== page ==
Sunday Evening Contemplation: W. H. Auden

W. H. Auden
We are lived by powers we pretend to understand:
They arrange our loves; it is they who direct at the end
The enemy bullet, the sickness, or even our hand.

It is their tomorrow hangs over the earth of the living
And all that we wish for our friends: but existence is believing
We know for whom we mourn and who is grieving.

Wystan Hugh Auden (21 February 1907 – 29 September 1973), May 1939, originally published in Another Time (1940), excerpted from Collected Poems: W. H. Auden

From “The Book of Dust and Hope”

The following poem is from “The Book of Dust and Hope,” an “in progress” book of poems, observations, brief essays, images, and perennial questions on the theme of hope.

 What is Hope

what is hope but land
without water, fingers
without rings, claw-marks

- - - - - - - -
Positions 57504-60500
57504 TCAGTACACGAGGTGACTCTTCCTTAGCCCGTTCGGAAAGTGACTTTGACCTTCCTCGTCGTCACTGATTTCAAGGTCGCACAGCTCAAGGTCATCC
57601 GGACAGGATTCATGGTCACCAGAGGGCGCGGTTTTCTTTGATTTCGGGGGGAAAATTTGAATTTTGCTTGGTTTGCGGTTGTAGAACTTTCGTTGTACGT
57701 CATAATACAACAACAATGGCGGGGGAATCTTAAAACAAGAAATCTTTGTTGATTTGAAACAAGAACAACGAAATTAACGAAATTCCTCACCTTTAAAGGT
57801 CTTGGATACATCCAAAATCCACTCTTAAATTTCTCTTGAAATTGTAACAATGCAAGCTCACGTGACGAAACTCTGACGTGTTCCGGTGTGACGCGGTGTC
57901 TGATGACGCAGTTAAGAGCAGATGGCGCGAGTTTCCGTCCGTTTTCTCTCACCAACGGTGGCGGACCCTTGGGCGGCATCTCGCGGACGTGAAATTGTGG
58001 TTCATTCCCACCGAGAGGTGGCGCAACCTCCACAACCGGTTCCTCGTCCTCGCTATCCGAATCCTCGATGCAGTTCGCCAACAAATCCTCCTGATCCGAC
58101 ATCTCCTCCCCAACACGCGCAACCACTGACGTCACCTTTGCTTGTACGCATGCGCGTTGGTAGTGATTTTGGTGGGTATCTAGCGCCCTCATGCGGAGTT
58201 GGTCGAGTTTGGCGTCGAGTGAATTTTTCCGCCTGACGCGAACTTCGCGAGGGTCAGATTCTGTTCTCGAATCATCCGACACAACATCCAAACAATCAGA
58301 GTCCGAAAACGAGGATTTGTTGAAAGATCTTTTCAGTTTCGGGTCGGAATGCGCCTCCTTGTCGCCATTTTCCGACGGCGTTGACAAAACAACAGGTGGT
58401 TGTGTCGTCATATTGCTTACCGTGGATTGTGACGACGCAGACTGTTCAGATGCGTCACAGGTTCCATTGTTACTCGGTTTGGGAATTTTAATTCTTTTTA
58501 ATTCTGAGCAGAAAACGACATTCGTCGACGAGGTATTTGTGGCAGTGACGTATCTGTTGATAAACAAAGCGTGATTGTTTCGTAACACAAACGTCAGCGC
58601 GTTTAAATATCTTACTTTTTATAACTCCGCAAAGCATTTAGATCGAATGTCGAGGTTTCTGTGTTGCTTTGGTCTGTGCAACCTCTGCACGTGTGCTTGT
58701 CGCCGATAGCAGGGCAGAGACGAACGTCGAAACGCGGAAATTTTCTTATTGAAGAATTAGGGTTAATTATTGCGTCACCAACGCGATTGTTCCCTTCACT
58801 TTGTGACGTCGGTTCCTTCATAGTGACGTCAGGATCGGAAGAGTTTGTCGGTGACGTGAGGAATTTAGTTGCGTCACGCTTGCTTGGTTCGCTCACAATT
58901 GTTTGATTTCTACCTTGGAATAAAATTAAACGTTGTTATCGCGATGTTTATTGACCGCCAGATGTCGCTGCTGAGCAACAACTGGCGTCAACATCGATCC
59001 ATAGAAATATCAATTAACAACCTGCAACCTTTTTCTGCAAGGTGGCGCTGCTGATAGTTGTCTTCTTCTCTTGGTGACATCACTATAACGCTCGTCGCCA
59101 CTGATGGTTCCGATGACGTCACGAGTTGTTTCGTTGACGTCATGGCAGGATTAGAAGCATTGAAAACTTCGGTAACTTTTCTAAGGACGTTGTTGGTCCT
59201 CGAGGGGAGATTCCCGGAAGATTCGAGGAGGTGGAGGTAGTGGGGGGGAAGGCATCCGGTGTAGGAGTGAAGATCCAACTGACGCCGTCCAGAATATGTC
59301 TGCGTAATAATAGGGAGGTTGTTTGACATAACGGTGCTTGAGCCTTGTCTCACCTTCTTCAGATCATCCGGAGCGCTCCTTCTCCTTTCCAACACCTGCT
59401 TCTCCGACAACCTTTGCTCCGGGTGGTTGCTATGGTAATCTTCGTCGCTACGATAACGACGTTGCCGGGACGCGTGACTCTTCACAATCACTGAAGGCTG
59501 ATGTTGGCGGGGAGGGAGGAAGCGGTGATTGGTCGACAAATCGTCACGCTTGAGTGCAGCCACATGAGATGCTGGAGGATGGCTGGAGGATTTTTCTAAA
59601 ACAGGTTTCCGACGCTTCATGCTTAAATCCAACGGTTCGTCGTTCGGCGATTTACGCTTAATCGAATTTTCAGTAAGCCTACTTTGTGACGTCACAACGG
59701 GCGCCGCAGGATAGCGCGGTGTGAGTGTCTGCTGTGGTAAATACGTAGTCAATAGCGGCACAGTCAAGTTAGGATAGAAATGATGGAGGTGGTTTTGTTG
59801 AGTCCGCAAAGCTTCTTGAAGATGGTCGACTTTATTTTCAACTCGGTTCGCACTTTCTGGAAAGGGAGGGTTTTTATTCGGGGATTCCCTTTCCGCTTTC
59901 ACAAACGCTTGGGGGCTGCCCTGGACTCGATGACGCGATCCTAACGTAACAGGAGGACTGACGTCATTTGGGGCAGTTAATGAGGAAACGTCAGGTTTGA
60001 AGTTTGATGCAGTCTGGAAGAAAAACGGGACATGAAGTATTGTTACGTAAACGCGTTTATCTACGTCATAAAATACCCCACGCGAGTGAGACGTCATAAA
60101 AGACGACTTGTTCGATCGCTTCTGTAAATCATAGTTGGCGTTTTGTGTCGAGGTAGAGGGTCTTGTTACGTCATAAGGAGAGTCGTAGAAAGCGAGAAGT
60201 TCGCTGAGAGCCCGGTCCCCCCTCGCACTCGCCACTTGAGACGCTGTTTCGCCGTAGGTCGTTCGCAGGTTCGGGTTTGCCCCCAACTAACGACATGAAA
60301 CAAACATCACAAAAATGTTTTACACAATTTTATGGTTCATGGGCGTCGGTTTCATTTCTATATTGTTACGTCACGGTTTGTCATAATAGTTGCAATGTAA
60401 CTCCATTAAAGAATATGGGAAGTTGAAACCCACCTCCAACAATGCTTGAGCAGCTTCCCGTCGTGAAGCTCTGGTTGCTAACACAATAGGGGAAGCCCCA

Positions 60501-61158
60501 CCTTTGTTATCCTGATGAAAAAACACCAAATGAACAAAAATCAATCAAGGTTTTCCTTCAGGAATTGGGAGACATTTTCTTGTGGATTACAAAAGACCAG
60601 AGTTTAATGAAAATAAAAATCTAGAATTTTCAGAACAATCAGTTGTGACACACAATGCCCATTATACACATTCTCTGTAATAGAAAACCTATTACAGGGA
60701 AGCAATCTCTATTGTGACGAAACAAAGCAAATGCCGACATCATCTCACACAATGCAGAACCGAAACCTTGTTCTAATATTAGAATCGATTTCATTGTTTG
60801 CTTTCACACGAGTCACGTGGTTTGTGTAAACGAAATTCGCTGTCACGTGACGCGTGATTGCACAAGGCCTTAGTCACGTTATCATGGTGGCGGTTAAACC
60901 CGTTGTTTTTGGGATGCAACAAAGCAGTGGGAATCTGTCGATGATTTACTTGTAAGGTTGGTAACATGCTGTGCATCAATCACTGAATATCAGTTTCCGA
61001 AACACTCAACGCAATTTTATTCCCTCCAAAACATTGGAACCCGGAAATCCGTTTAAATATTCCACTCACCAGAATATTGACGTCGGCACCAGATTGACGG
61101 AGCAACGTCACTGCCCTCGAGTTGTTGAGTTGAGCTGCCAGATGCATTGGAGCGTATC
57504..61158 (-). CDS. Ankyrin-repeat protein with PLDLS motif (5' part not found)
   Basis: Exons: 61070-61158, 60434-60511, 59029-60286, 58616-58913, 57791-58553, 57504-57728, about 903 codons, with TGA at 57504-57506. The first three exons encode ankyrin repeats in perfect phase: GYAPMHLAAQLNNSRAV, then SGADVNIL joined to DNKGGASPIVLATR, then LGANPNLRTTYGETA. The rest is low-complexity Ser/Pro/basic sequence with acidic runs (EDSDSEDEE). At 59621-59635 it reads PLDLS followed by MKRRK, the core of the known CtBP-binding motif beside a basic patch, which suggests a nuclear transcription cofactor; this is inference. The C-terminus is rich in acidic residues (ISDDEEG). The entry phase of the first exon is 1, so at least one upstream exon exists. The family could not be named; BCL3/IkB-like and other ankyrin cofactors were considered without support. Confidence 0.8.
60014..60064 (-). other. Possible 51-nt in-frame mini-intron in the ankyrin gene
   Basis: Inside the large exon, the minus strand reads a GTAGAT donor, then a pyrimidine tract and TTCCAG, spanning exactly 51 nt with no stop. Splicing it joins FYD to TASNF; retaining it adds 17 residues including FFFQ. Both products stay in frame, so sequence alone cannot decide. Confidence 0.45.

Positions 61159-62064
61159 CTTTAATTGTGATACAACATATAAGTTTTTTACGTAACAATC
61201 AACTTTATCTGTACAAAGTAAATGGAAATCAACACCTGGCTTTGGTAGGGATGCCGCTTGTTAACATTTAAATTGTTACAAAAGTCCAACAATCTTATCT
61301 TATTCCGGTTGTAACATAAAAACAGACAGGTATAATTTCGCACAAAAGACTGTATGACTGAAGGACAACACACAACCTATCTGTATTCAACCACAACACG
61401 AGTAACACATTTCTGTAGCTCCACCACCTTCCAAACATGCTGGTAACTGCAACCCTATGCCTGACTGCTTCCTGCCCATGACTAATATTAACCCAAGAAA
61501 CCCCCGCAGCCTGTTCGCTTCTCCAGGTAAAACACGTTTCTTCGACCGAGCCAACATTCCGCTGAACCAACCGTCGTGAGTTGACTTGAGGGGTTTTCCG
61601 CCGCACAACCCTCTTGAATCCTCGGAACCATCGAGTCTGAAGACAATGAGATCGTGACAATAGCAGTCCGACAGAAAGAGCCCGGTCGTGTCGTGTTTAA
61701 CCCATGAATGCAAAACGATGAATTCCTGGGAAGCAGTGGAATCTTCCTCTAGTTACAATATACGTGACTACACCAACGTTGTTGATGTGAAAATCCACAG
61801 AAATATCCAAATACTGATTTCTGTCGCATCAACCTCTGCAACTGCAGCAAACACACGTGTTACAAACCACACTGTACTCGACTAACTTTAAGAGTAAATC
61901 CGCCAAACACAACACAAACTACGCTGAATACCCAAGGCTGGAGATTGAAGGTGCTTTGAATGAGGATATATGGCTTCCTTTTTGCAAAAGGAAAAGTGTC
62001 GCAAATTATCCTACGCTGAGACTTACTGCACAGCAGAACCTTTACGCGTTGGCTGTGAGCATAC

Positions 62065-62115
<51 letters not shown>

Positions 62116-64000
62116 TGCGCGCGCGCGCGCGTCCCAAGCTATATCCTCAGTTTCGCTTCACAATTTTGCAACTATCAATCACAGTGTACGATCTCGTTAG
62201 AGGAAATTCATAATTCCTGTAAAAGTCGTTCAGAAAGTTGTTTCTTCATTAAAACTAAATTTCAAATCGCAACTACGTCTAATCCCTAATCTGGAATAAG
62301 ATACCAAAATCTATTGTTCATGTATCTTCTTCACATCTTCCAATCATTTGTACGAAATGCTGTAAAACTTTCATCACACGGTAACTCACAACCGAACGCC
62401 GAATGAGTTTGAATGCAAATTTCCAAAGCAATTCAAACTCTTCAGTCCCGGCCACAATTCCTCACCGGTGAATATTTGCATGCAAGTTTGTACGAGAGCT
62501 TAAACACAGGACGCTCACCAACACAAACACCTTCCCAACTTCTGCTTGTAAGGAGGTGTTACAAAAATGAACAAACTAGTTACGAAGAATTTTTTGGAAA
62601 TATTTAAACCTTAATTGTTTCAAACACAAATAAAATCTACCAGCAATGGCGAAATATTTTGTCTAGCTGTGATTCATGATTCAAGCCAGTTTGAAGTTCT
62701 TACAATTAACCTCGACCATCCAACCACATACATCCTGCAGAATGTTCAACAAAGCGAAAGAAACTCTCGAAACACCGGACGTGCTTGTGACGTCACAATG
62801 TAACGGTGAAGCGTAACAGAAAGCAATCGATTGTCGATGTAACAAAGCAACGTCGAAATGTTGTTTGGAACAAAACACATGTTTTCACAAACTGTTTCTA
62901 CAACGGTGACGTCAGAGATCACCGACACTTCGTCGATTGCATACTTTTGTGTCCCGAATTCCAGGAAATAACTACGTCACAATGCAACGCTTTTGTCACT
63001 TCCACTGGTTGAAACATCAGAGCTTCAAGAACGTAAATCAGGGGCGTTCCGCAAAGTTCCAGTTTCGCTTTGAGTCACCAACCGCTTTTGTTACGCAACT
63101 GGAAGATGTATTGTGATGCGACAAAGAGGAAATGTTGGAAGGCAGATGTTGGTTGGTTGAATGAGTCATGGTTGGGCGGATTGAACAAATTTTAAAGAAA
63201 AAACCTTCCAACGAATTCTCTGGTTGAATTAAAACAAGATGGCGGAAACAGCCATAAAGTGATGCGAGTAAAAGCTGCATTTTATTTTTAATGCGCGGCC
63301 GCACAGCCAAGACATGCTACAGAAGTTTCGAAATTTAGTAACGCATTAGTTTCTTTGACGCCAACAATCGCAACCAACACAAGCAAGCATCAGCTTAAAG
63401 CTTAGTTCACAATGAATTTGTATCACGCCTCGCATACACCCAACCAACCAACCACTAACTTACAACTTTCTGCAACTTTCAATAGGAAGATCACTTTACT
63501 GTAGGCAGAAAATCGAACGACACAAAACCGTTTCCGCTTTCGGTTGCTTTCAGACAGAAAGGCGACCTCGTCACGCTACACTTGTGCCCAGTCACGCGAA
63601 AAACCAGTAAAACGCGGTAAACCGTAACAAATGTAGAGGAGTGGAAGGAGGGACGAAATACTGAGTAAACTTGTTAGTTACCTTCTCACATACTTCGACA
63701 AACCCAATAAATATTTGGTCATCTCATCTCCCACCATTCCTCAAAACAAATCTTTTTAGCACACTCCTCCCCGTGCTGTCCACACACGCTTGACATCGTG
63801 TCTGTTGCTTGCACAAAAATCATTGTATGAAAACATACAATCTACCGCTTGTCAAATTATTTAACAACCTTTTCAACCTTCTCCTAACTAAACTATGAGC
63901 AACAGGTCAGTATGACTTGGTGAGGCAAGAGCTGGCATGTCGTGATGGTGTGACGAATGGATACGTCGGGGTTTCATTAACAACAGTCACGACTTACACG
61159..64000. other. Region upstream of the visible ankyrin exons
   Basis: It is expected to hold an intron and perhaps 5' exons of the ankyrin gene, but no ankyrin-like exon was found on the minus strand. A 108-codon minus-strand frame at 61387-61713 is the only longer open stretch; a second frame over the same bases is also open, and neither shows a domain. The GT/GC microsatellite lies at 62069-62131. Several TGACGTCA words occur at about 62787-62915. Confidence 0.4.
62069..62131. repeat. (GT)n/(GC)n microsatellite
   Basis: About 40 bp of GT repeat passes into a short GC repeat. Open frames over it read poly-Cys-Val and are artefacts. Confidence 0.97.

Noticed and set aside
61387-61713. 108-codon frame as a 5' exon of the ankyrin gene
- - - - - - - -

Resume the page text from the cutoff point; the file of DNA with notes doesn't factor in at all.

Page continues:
in blue snow

what is hope but speech
without words, language
without fire, wistful
dreams and dust

what is hope but mind
without thoughts, thoughts
without songs, untrammeled
roads in a rich gray fog

what is hope but love
without masks, acceptance
without fear, daily heeding
a sad and tender heart

Rick Visser, May 10, 2019

Most beautiful of things I leave is sunlight

Praxilla of Sicyon was a Greek lyric poet of the 5th century BC. She was considered one of the “immortal-tongued” women poets of Greece, and was highly esteemed in her time.

I offer here one of her especially poignant poems; to me, one of the most beautiful and touching of all poems. Perhaps she is contemplating her own mortality and all she must leave behind. Perhaps, reading it today, we may find ourselves contemplating the mortality of the entire human species, and all we must leave behind:

Most beautiful of things I leave is sunlight;
Then come glazing stars and the moon's face;
Then ripe cucumbers and apples and pears.

Praxilla, 450 B.C.